Organisations that continue to use across-the-board raises as an easy and effective way to control compensation costs and reward employees soon find out the truth. Yes, it may be easy- but it is not an effective means of controlling costs and rewarding employees, especially over the long term, writes Rod Waddell. First in a two part series.
Employee pay is a key tool in fulfilling many corporate objectives. Among these are: attracting top performers; maintaining employee satisfaction; ensuring strategic alignment; increasing performance; and encouraging innovation. However, Robert Heneman, a noted compensation consultant says, “The ultimate goal of a pay system is to align the goals and interest of employees with the goals and interest of the organisation.” How do across-the-board raises help achieve this?
First, it’s important to recognise that most top performers are driven by achievement. Since achievement is an internal motivator, organisations can harness its power- as well as the power of other internal motivators- by setting clear goals for individual and team performance. Management by Objective is one way organisations have found to tap into the power of motivating employees to achieve. Across-the-board raises are not based on achievement, and so they miss out on harnessing the influence of a powerful internal motivator. Top performers would rather work in an organisation that recognises and rewards both their achievements and the effort that goes into them.
Over the last few years, several federal organisations have raised the salary range for many of their employees. This was done primarily as an effort to both attract and keep high achieving employees. Is this a workable strategy producing positive results? We think not. As stated previously, most high performers are motivated to achieve. Without a system that rewards their efforts, one of two things almost always happens: Either the high achiever leaves; or there is a noticeable drop-off in achievement. Instead of a race to the top with appropriate rewards for those who make it, across-the-board raises turn beneficial competition into a race for mediocrity.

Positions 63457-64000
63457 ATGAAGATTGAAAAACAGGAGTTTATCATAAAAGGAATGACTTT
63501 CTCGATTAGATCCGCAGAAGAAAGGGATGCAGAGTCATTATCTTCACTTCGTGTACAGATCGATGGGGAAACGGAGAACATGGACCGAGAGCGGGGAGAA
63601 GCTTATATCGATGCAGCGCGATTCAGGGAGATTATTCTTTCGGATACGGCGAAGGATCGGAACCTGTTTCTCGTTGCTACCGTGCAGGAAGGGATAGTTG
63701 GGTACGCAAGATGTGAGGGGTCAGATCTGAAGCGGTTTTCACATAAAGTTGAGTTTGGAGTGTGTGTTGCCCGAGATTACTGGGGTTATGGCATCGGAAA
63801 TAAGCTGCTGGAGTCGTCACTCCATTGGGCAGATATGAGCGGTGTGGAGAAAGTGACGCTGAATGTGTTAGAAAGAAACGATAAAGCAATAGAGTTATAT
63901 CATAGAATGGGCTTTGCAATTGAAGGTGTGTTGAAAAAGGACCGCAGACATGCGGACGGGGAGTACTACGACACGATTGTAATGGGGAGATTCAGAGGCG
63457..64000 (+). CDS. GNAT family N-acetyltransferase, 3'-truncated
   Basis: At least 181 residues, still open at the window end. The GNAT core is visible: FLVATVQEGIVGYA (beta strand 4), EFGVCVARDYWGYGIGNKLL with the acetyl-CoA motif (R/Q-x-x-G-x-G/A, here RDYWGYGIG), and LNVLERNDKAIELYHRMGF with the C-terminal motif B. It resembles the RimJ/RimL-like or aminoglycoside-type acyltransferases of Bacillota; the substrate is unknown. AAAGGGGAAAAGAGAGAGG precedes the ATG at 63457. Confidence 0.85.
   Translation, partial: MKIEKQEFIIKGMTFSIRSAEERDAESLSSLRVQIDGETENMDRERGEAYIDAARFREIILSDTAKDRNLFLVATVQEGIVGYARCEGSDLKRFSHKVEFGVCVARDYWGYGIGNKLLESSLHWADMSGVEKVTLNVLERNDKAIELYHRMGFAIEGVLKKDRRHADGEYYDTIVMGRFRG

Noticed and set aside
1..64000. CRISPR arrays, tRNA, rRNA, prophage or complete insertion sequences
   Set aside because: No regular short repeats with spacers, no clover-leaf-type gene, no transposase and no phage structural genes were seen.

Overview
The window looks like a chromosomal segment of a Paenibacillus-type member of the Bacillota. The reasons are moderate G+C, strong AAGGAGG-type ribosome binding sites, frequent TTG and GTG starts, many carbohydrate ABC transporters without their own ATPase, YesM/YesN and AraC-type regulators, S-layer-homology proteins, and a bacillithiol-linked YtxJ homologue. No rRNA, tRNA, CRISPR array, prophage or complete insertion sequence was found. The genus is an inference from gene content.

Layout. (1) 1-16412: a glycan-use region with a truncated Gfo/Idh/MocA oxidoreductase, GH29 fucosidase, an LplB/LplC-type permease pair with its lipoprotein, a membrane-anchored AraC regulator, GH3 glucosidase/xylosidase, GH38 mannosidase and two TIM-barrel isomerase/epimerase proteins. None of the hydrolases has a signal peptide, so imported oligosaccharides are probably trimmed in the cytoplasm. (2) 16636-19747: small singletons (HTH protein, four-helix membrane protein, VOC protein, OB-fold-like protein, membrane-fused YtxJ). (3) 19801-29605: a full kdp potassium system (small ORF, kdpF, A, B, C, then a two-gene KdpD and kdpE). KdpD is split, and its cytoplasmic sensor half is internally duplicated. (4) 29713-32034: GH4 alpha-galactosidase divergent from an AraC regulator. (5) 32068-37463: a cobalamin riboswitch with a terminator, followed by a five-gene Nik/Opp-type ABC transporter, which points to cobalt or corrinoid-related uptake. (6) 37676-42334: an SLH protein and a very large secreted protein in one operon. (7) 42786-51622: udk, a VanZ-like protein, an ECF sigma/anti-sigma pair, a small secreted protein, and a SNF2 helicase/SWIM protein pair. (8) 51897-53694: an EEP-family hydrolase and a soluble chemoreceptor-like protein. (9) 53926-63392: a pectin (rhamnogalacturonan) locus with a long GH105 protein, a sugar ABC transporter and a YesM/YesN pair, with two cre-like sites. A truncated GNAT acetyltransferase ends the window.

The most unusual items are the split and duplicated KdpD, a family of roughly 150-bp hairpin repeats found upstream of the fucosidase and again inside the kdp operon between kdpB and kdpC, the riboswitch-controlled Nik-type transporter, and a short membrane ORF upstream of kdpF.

Are across-the-board raises effective in helping maintain employee satisfaction? Good question; iffy answer. There are two ways to allocate across-the-board raises, either through using a set amount or through using a percentage of salary. Some employees respond positively to the first method, others to the second. A flat cash payment typically produces a more favourable impact on low paid employees than it does on higher paid employees. Here is one example that was reported this month in The Tribune-Review. An article by reporter Liz Zemba features this quote:
“County Manager Warren Hughes said the total approximate cost of the $1,000 raises is $84,000, compared to $90,000 for the three percent raises. At the same time, the $1,000 raises help lower-paid employees who otherwise would have had smaller increases under the three percent scenario.”
Then there are organisations that believe across-the-board raises help control costs. Sadly, they are mistaken.
Read more next month.